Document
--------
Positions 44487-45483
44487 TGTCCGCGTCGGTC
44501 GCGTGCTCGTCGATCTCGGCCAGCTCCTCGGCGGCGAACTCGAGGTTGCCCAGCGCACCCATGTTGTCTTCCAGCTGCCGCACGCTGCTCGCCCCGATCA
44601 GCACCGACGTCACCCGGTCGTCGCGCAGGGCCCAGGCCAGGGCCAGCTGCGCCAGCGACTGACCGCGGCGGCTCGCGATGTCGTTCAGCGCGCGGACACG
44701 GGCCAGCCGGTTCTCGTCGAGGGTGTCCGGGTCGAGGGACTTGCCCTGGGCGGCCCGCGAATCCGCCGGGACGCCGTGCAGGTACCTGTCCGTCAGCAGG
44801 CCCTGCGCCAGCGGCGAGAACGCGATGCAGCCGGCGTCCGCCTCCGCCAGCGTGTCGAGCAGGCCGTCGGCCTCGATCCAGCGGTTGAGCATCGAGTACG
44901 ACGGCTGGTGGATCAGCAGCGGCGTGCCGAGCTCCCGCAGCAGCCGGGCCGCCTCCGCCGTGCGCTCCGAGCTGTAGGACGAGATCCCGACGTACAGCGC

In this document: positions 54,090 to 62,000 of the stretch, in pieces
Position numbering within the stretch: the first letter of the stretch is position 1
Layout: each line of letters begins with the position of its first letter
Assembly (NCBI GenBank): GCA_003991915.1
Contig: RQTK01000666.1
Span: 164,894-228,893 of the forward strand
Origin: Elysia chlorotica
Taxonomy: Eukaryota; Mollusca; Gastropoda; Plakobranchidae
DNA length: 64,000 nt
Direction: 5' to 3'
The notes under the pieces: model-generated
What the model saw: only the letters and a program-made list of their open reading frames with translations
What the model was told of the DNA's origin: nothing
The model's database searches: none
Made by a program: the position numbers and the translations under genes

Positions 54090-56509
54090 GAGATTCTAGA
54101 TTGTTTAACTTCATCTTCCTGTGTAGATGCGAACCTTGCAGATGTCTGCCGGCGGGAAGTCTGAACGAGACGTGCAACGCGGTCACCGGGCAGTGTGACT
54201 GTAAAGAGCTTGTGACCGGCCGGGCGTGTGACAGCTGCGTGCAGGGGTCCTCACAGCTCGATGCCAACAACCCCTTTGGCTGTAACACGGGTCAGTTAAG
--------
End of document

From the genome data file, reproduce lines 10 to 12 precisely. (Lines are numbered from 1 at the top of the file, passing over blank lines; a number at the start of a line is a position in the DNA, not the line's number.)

Layout: each line of letters begins with the position of its first letter
Assembly (NCBI GenBank): GCA_003991915.1
Contig: RQTK01000666.1